An ace retires.
Maybe it was just one bad game too many. Maybe he's feeling altruistic. Maybe he's burnt out. Maybe it is just time to go.
As we all know, a few days ago in Atlanta, Zambrano gave up five home runs against the Braves and got ejected for throwing a ball at Chipper Jones plus some general antics. Right away, Big Z, visibly frustrated, cleaned out his locker and claimed that he is "retiring".
Since last week's tomfoolery, Zambrano's agent said he's not retiring and the Cubs have suspended him for a month without pay.
Without ruthlessly ushering him out the door, it is tempting for Cubs fans to think about the possibilities of what could come if a highly-paid yet under-performing starter like Carlos Zambrano were to retire and make room in the Cubs' clubhouse.
Really...What's the worst that could happen?
There's plenty going wrong in Wrigleyville these days, and plenty of road games that make us think that the Cubs can't win out of town either.
Carlos Zambrano isn't the only player at work in the bad collective attitude that the Cubs have got going in 2011. Nor is he the linchpin of the Cubs' problems. Yet sometimes change is good and a little feng shui within the roster doesn't hurt. This "change is good" mentality was probably at work last year when the Cubs shipped out Derrick Lee, Ted Lilly and others to make room for future stars.
Still, when a pro baseball team is essentially out of contention by June, team morale can be low when toxicity is high. Shedding a hot head from the clubhouse—one known for outbursts and unprofessional antics like Zambrano—is probably a good idea for a fresh start.
Of course, everyone says that Mike Quade is a dead man walking, or that he's a temporary patch until the Cubs can get to a place, especially financially, where the club can attract a top manager who can bring in top talent with new money.
Dumping Zambrano's bad work-environment vibes and his big salary, part of a $91.5 million five year deal, adds its perks. Former Cub Joe Girardi and maestro Joe Torre are among the top tier managers that the Cubs could aim for. Yet, neither would put up with the Cubs current roster of under-performing sour puss players, much less the immovable contracts without something more in the mix.
And then there's Ryno. Ryne Sandberg (pictured) wants to coach the Cubs. The thing is, he's such a gentleman and class act that he wouldn't think in a million years of criticizing his friend Mike Quade for fear of undercutting him and being disrespectful.
But Zambrano could go as could Quade. Move a few things around, and the picture looks better already.
There isn't a ton of junk out there to suggest that Albert Pujols is totally miserable in St Louis or that he's begging for a trip up the Mississippi. And Prince Fielder seems reasonably content, slugging away for the first-place Milwaukee Brewers, a team that will probably win the NL Central.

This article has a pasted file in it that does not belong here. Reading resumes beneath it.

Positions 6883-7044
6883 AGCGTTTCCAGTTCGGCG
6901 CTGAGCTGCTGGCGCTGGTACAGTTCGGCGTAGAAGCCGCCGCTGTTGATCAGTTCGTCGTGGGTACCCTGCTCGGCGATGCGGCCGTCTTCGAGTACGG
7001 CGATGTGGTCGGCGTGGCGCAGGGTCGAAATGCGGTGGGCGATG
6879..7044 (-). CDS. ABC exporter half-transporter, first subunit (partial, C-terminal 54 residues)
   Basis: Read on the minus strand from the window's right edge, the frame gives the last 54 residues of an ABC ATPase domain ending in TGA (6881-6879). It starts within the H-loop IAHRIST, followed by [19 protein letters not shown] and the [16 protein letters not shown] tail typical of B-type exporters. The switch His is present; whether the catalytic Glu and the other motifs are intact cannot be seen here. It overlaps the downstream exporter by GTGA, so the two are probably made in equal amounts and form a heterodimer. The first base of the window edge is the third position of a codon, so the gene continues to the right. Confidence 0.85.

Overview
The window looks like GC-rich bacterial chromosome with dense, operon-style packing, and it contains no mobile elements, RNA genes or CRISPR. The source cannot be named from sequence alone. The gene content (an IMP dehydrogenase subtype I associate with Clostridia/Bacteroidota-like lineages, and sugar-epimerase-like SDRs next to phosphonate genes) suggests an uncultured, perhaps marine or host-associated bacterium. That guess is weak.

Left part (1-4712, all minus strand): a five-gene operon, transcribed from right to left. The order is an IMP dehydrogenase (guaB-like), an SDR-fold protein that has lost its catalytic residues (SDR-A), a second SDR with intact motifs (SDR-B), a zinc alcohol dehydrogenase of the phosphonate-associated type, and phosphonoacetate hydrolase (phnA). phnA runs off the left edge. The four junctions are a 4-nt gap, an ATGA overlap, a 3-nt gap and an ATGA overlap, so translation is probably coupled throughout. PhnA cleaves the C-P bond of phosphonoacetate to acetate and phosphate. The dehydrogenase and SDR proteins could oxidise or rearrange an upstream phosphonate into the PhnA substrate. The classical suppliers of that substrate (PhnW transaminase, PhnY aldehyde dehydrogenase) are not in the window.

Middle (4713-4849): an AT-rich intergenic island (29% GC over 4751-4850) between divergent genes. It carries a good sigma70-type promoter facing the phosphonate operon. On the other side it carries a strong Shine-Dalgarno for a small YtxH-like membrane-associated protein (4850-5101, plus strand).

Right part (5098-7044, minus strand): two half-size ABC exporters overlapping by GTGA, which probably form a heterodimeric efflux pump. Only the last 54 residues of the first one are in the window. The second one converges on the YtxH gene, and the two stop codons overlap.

But baseball is business, and with the salary cap room that is said to be available for the Cubs, Zambrano's alleged retirement would just add room to the pocketbook for sensible trades.
For this reason, if the Cubs are serious about that World Series campaign they've been putting off for years, a move for Pujols and/or Fielder would be a bold start. And then there are a few hitters in Philly (say Raul Ibañez, Jimmy Rollins and Shane Victorino) that might want make their mark elsewhere, for the right price.
OK, so it's not like the Cubs pitching roster is crowded with studs these days.
Then again, move Carlos Zambrano off the mound and out of the roster, and there is more room to accommodate both seasoned starting pitchers and sparky up-and-comers.
A long-shot move for the Angels' Jered Weaver could be a stretch, and a bid for A.J. Burnett might be enough to take the scowl off the Yankee pitcher's face. Better yet, an enterprising trade for the young Nationals fastball pitcher Stephen Strasburg, soon returning from injury, could be a profitable long-term venture.
It's not likely that the Cubs can or will totally clean house. Aramis Ramirez doesn't want to go and said no to a recent trade. Ryan Dempster has had his spats with coach Mike Quade, and this seems to imply he's hoping to outlive his current manager on the Cubs' roster.
And then there's Carlos Peña, an excellent player with a good attitude who has just not been hitting the way he was before the Cubs brought him on board. It would be a shame to see Peña run out his two-year contract only to move on and kill it somewhere else like Detroit or The Bronx.
I'm not a betting man, and like many Cubs fans, I go by the gut. And my hunch is with a new manager, newer sluggers and an able, more mature pitcher to replace Carlos Zambrano, the Cubs will get better results out of existing players.
Peña will hit more. Carlos Marmol will pitch his best, and young talents like Starlin Castro, Marlon Bird and Tyler Colvin will get better and (more importantly) will want to stay.
Carlos Zambrano is only one spare part in a hot rod that has many, many more years to go. So let's get this engine running again.
Andy Frye writes about sports and life for The Bleacher Report and ESPN.com, and you can follow him on Twitter at @MySportsComplex.